Military Wiki
Role Protoype single-seat fighter
National origin Soviet Union
Manufacturer Mikoyan-Gurevich
First flight 1956 (I-3U)
Number built 1x I-3, 1x I-3P, 1x I-3U (rebuild from I-3)

The Mikoyan-Gurevich I-3 was the first of three closely related fighter prototype programs developed by the Mikoyan-Gurevich design bureau in the Soviet Union in the mid/late 1950s - starting with the I-3, continuing with the I-7 and finally evolving into the I-75. On several occasions airframes were re-built and/or re-used both within a program or in a succeeding program. All the aircraft in the I-3 program were affected by delays in the development of the Klimov VK-3 turbojet engine, its cancellation and replacement by the Lyulka AL-7F turbojet engine.

Design and development

Both the I-3 and I-3P were ordered by the Council of Ministers on June 3, 1953 – the I-3 as a front-line fighter and the I-3P as an all-weather interceptor. They were developed in parallel with the I-1/2 program but with nothing in common except for a similar wing.[1] On the other hand, the I-3’s visual appearance was so similar to the Sukhoi S-1 (the Su-7 prototype) that a common design specification and fundamental research source seems likely.[2] Compared to the Mikoyan-Gurevich MiG-19 the I-3U was slightly larger and heavier, but aerodynamically very similar.[3]


I-3 (I-380)

The I-3 had a longer forward fuselage compared to the I-1 and the cockpit was positioned further ahead of the 60 degree swept wing.[2] Armament consisted of three 30 mm Nudelman-Richter NR-30 cannons each with 65 rounds – one in left wing root and two on the right side.[1] The Klimov VK-3 turbojet was never provisioned or fitted to the airframe. In 1956 the I-3 was converted into the I-3U.[2]


Developed in parallel with the I-3 but equipped with the same Almaz search radar as the I-1. Armament consisted of two 30 mm Nudelman-Richter NR-30 cannons. In addition two ORO-57K rocket launchers each with 16 55 mm ARS-57 (S-5) unguided rockets or two 190 mm TRS-190 unguided rockets or two 212 mm ARS-212 unguided rockets or two 250 kg bombs could be carried on pylons under the wing.[4] Development was halted in late 1954.[1]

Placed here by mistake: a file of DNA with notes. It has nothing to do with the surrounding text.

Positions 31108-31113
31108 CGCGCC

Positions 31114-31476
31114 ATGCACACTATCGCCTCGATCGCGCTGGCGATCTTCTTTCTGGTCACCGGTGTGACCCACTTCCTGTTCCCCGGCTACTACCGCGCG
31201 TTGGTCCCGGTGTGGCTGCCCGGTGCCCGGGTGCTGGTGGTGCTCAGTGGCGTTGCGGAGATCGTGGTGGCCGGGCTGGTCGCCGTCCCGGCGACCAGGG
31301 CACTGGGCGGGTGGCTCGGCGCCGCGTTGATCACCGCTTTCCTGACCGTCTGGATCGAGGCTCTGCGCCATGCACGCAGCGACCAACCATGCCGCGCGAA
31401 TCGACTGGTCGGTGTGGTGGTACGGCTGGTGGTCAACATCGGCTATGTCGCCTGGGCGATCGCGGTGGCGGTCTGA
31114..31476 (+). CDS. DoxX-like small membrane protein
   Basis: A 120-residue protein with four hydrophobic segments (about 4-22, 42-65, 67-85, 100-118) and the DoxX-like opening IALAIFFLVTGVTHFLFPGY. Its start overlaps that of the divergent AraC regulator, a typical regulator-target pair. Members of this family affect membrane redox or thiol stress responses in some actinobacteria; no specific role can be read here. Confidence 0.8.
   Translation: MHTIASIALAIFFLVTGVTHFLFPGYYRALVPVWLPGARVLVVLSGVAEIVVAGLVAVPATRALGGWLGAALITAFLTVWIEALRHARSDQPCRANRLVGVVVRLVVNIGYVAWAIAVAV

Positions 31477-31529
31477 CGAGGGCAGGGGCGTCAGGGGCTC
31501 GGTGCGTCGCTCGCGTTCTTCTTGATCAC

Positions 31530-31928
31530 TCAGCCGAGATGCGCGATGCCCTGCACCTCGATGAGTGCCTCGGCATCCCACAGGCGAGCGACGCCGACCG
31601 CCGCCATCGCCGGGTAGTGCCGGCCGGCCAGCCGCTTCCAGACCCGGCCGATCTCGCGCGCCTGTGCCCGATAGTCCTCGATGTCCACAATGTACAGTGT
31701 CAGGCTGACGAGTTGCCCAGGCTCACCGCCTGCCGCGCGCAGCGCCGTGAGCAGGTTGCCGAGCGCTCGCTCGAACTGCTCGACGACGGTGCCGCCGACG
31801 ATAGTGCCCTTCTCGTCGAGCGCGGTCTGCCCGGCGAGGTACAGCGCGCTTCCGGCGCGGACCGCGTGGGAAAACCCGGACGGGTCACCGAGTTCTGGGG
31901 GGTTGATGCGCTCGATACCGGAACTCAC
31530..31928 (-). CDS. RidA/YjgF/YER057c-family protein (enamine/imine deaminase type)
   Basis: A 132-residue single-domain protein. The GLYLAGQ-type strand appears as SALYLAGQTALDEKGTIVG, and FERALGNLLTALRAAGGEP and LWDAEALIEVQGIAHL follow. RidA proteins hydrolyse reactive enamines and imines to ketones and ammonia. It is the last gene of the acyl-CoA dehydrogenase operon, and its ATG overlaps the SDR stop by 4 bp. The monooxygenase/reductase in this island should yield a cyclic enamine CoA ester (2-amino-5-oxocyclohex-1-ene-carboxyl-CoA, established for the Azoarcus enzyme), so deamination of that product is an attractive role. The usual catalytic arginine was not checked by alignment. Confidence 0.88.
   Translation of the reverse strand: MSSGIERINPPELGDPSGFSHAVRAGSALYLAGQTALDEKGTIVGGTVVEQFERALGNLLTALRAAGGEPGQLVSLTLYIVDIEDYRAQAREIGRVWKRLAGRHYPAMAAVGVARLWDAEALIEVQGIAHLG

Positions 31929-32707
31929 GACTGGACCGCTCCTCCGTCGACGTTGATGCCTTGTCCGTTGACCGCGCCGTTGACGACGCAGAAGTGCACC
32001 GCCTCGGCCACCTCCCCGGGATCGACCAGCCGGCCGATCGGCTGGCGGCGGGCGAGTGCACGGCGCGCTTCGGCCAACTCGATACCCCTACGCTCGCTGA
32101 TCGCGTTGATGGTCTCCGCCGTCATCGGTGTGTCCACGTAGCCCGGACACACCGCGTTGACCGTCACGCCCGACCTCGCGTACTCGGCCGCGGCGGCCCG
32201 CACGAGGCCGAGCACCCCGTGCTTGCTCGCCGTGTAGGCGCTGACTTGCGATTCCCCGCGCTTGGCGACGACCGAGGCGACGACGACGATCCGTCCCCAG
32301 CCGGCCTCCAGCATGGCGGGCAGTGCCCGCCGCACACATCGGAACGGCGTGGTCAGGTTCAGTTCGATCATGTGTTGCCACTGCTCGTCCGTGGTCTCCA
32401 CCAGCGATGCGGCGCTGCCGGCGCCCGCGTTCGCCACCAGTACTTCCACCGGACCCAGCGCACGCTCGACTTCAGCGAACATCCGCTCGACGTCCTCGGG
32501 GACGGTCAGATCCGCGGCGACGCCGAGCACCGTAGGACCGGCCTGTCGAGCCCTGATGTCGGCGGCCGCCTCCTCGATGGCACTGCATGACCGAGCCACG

I-3U (I-5)

The I-3U was modified from the unfinished I-3; the fuselage was stretched 93 cm (from 12.27 m to 13.20 m), the nose redesigned to accommodate the Uragan-1 fire control system (hence the U in the designation) above the inlet and an Almaz search radar with a search/track range of 17 km was fitted in the cone centered in the inlet.[1] Armament consisted of two 30 mm Nudelman-Richter NR-30 cannons with symmetrical auto ranging connected to the radar.[1] In addition to the fire control system Mikoyan-Gurevich also used, for the first time, titanium alloys in the rear fuselage where high temperatures were expected.[3] The conversion from I-3 to I-3U was completed in 1956.[1] Flight testing took place on an irregular basis in 1956-1958 due to engine flaws and frequent modifications. A total of 34 test flights were carried out,[4] with design bureau test pilot Georgiy Mossolov reaching a speed of 1960 km/h at attitude on one flight.[3] The program was cancelled on June 17, 1958.[4]

Specifications (I-3U)

General characteristics

  • Length: 15.78 m (51 ft 9 in)
  • Wingspan: 8.98 m (29 ft 6 in)
  • Wing area: 30 m2 (320 sq ft)
  • Empty weight: 6,447 kg (14,213 lb)
  • Gross weight: 8,600 kg (18,960 lb)
  • Max takeoff weight: 10,028 kg (22,108 lb)
  • Powerplant: 1 × Klimov VK-3 turbojet, 82.37586 kN (18,518.83 lbf) thrust


  • Maximum speed: 1,960 km/h (1,218 mph; 1,058 kn)
  • Range: 1,290 km (802 mi; 697 nmi)
  • Service ceiling: 18,800 m (61,680 ft)


  • Guns: 2x 30 mm Nudelman-Richter NR-30

Source criticism

The sources generally agree on which airframes from the I-3 program that was rebuilt (I-3 into I-3U). But one of the external links says it was I-3P that was rebuilt into I-3U. The sources all agree on that the I-3 is the same as the I-380 (using the old design bureau designation series), but they all disagree on the (old) designations for the I-3P and the I-3U. One[3] says that the I-3U was the I-400 while another[1] uses I-410 for the I-3U and also puts the label I-5 on it. One source[3] even uses the I-420 designation for the later I-7U. The online source[4] and the external links all use I-410 for the I-3P and I-420 for the I-3U.


  1. 1.0 1.1 1.2 1.3 1.4 1.5 1.6 Gunston, Bill. The Osprey Encyclopaedia of Russian Aircraft 1875–1995. London, Osprey, 1995. ISBN 1-85532-405-9
  2. 2.0 2.1 2.2 Nemecek, Vaclav. The History of Soviet Aircraft from 1918. London, Willow Books, 1986. ISBN 0-00-218033-2.
  3. 3.0 3.1 3.2 3.3 3.4 Butowski, Piotr with Miller, Jay. OKB MIG. Leicester, Midland, 1991. ISBN 0-904597-80-6
  4. 4.0 4.1 4.2 4.3 (retrieved on 2011-04-05)

External links

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